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Another Devastating Sawmill Closure Reinforces Urgent Need for Changes to B.C. Forestry Policy: Steelworkers

MAPLE RIDGE, BC, Sept. 5, 2019 - The announcement of the closure of Hammond Cedar in Maple Ridge is the latest in a series of devastating sawmill closures in British Columbia that requires immediate and robust changes to forestry policy, says the United Steelworkers (USW) union. 

In the last 18 years, B.C. has lost hundreds of sawmills and tens of thousands of jobs, while raw log exports remain at record high levels.

In the first term of the then-B.C. Liberal government, sweeping changes were made to decades of B.C. forest policy and any notion of a social contract that tied logs to communities was decimated. B.C.'s forests were no longer viewed as a resource belonging to the people of this province that should be harvested in a way that maximizes employment opportunities and benefits for British Columbians.

This radical change was a departure from long-standing provincial policy, which existed through governments of different political stripes.

Since then we have witnessed the steady decline of an industry that was once synonymous with British Columbia. Fewer companies are controlling more of the harvest of public timber in B.C. and taking their profits out of the province to fuel expansion, particularly in the U.S. South where labour is cheap. In the case of Interfor, despite a long list of mill closures, the company still holds a major TFL on the coast. With the closure of Hammond Cedar, Interfor operates only one coastal sawmill, continues to export raw logs and owns 13 mills in the United States.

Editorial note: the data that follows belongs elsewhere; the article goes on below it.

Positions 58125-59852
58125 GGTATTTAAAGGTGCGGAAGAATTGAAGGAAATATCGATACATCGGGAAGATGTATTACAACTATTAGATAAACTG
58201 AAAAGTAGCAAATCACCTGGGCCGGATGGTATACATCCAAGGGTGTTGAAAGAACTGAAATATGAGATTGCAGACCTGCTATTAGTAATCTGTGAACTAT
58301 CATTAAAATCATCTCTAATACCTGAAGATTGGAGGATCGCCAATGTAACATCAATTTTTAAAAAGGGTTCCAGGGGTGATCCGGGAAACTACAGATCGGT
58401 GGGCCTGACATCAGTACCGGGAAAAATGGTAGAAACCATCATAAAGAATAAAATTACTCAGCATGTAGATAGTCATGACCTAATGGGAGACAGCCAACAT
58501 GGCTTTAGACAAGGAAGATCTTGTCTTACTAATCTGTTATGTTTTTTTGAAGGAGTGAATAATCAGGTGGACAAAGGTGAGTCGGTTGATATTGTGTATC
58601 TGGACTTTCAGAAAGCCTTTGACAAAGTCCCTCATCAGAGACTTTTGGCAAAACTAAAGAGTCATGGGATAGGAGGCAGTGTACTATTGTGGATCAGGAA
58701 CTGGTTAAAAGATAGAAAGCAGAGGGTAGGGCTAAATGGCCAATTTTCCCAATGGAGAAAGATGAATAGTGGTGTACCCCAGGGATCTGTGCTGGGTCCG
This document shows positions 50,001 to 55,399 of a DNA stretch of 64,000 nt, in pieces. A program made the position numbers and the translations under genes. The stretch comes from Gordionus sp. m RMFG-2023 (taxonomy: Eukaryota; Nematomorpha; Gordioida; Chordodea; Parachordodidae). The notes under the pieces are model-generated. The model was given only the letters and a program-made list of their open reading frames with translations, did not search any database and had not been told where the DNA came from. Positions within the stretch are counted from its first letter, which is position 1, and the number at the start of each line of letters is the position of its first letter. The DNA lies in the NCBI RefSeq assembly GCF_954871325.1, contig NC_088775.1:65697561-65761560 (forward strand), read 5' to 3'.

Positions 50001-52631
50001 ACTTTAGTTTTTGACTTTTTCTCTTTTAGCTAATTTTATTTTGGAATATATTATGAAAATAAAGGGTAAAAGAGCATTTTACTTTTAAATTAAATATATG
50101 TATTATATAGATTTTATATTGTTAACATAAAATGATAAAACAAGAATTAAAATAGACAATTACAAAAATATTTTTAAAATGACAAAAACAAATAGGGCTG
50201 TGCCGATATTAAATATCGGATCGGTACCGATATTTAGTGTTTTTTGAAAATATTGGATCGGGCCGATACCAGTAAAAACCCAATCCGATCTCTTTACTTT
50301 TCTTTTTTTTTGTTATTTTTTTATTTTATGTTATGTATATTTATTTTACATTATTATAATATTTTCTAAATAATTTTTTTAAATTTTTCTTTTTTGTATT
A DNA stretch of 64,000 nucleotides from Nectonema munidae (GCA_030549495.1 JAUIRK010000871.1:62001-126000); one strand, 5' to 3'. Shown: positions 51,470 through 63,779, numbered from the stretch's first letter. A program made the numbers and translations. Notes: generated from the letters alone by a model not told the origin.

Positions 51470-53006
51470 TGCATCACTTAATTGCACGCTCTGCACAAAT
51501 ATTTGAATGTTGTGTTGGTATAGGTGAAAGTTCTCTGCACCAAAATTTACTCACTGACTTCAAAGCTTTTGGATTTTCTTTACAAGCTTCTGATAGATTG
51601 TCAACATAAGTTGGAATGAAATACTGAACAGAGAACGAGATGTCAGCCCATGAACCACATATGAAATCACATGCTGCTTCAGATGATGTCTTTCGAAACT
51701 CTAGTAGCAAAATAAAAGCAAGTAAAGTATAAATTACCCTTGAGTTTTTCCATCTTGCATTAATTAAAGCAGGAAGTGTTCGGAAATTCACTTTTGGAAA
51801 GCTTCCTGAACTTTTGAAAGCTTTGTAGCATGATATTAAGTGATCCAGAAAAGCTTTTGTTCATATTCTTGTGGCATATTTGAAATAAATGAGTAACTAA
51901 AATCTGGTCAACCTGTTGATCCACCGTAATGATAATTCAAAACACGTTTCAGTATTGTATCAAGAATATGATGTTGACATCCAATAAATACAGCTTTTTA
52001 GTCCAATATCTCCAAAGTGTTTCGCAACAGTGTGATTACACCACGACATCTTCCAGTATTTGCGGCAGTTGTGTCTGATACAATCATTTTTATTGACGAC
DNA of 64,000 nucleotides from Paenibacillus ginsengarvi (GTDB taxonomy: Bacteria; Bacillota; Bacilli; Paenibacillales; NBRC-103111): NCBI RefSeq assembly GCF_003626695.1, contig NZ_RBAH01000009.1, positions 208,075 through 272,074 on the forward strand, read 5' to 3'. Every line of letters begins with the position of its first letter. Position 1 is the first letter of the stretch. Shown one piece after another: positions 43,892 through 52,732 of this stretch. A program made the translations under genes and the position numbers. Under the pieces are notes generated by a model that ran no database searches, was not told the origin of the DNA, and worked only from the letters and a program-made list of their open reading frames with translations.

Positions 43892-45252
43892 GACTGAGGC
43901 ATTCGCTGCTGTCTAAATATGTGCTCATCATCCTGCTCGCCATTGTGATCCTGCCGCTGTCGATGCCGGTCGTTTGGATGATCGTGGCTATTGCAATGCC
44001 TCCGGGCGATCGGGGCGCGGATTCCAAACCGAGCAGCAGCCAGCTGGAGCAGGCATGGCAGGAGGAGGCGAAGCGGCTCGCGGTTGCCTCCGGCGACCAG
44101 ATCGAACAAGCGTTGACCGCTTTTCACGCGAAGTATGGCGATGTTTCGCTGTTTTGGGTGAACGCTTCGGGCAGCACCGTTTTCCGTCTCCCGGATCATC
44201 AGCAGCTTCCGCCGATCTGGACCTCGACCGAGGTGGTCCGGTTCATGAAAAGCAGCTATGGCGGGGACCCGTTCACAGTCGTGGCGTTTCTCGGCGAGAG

Our province, our people and our communities are paying a heavy price for this approach.

In the instance of Hammond Cedar and other unionized sawmills that have closed, the United Steelworkers has collective agreements to protect our members and we fight to ensure they are treated with the fairness, dignity and respect they deserve. We are able to negotiate robust packages, assist with retraining, job placement and hiring preference for displaced workers. Non-unionized workers are left with none of this support.

British Columbia still has a forest industry, but it will continue on the current trajectory unless forest policy again reflects B.C. forests as a public resource to be utilized in a way that maximizes domestic jobs and local benefits. The USW will continue to strongly advocate that the provincial government and industry move in that direction.

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For further information:

Brad West, USW Communications, 604-313-9185, bwest@usw.ca

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